Massive Shortage of Coal in India

India is going through a terrible crisis of coal shortage. This news might sound unbelievable, but unfortunately, it is true. The biggest issue with this shortage of coal is the potential electricity crisis. India has a total of 135 power plants that are run by coal. Moreover, they supply around 70% of the total electricity in India.

Shockingly, only three days of coal are remaining in the stock as a significant power crisis looms in India. Interestingly, India is the second most user of coal in the world, just behind its neighbor China. While China managed its crisis by closing down factories and schools, India is yet to take immediate action.

Such is the alarming situation that to avoid the last-minute embarrassment, Tata Power Delhi distribution limited, which has a vast customer base in Northwest Delhi, has asked its users through text message to use electricity miserly to save the power to some extent.

The message was sent on Saturday and read – “Due to limited coal availability in generation plants across north, power supply scenario between 2 pm to 6 pm is at a critical level. Kindly use electricity judiciously. Be a responsible citizen. Inconvenience caused is regretted – Tata Power-DDL”.

Coal Shortage In India

How did the coal shortage turn into a crisis?

This coal and power crisis is not a result of an overnight process. It was in the making for months, the results of which are out now. After the double whammy of two lock downs in 2020 and 2021, needless to say, the national economy was in tatters.

Gradually, the situation improved, and the lock down was removed. As the economy got back on track, there was a great demand for power as factories and mills started to run at total capacity at once. The same process happened across the world as well.

As demand for coal increased across the world, it increased the rate of coal reserves by almost 40%. Hence, the Indian import of coal could not cope with the rising rate and fell quickly. However, with the machines working again, the demand for coal kept increasing.

The reserved coal was used extensively as power demand surged by 17%, comparing with the demands of 2019. Hence, there was a shortage of coal which led to a power crisis despite being the fact that India has the fourth-largest coal reserves in the world.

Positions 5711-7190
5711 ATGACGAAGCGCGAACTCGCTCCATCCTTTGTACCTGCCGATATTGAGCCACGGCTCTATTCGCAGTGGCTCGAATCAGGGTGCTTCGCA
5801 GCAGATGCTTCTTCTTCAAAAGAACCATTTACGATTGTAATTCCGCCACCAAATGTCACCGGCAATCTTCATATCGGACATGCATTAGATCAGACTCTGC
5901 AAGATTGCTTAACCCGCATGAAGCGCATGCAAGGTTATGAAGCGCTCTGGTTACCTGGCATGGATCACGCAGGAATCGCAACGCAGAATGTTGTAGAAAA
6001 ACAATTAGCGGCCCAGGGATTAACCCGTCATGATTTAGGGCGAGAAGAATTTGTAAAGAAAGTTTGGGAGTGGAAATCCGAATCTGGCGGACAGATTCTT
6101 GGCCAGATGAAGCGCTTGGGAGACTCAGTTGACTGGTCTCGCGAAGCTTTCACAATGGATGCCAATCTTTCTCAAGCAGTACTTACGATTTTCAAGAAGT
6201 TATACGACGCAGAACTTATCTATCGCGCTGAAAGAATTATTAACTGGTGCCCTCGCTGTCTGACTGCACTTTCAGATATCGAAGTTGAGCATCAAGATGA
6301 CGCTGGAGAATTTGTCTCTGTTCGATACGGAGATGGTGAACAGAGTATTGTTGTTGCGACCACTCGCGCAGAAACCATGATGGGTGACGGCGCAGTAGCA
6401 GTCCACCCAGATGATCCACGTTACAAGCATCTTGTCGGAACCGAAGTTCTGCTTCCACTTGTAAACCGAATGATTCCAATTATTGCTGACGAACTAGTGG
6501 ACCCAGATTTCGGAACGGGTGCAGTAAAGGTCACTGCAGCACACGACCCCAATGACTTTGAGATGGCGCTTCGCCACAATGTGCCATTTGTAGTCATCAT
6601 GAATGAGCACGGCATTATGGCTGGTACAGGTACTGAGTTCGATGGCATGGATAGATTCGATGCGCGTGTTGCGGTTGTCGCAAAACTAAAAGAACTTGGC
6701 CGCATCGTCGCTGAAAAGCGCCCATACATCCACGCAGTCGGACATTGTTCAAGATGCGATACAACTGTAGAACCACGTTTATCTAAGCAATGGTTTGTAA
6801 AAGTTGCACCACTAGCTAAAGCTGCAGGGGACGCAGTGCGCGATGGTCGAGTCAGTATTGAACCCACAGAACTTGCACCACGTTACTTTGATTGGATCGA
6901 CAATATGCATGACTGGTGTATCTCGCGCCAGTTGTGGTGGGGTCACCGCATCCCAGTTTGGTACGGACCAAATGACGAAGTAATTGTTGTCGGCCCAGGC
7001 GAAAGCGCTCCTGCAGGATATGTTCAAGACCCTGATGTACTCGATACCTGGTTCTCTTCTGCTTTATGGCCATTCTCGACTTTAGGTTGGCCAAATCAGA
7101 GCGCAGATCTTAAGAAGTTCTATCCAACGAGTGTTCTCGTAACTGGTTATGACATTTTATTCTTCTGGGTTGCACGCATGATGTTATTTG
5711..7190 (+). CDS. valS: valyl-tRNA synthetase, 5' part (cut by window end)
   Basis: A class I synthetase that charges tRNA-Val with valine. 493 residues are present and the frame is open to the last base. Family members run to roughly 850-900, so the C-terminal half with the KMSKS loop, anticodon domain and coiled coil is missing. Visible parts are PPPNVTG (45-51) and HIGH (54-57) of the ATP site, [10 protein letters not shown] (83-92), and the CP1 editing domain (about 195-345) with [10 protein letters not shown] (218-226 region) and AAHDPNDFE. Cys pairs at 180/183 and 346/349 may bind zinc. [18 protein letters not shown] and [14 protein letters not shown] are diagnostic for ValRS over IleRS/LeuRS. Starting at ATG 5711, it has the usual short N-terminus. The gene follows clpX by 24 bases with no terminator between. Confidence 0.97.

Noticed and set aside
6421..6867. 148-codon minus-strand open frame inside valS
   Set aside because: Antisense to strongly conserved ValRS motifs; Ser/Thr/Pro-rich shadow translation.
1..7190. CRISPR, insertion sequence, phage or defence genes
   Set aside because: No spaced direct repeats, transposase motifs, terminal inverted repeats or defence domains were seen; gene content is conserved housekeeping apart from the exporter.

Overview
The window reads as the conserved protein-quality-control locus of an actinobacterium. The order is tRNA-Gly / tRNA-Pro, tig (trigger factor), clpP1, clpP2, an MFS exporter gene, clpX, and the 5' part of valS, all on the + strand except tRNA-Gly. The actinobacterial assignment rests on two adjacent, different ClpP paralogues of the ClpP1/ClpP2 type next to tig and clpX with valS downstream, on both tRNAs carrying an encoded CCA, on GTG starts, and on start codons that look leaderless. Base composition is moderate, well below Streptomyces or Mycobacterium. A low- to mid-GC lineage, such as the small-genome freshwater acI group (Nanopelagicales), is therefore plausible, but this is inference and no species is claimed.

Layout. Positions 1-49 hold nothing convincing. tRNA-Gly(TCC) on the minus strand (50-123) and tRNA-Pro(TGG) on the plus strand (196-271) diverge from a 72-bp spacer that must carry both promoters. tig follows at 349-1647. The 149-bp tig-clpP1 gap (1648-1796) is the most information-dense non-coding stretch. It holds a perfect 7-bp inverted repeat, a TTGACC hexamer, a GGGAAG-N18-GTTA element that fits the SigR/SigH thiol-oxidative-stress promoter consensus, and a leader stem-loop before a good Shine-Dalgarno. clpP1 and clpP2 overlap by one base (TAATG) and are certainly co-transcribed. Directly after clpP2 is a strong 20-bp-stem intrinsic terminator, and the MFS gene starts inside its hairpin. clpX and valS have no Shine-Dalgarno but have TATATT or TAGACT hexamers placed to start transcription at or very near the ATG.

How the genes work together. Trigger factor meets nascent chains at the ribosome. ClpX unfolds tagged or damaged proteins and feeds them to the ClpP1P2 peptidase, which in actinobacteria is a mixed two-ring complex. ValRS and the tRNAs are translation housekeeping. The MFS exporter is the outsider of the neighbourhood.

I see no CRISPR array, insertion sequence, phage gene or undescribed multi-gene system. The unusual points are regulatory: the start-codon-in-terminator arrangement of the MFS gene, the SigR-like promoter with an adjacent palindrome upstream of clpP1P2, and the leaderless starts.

What are the options remaining for India?

According to many experts, India cannot afford to import more coal to satisfy the power demands at home. “We have seen shortages in the past, but what’s unprecedented this time is coal is really expensive now,” said Dr. Aurodeep Nandi, who is an economist and the vice president of Nomura.

Unfortunately, if the power crisis does not improve, there are high chances that the rate of electricity per unit might increase to discourage the extravagant use of power by the users. With inflation already relatively high, an increase in the power rates could only disturb consumers’ budgets.

India’s power minister Mr. RK Singh also confirmed the impending crisis. Speaking to Indian Express, an English daily newspaper, he said – “The situation is touch and go, and the country should prepare itself for the next 5-6 months”. The daily consumption of electricity has also crossed beyond 4 billion units everyday which is adding further pressure on the scarce coal reserves.

The situation is still likely to be better in the coming months.

However, all is not lost as the situation is expected to improve in the coming months. According to some experts, the monsoon is about to end, and with winter approaching, the demand for power will fall automatically as there is a reduction in usage of Air Conditioners across homes and offices. This may help the country to reduce the gap between power demanded and supplied.

Also, the Indian Government is believed to have been working aggressively to increase the production of coal by mining the fields so that the demand may be met to some extent.

Meanwhile, a lot of experts have also called the Indian Government to reduce the dependency on thermal or coal-powered electricity plants. They have asked the Government to move towards renewable energy, which is more environmentally friendly and has virtually no risk of running out as coal does. Regarding renewable resources, these include biomass energy, hydro power, geothermal power, solar energy, and wind energy. Apart from being never ending resource, the usage of this leads to zero pollution in the atmosphere unlike the use of thermal energy sources.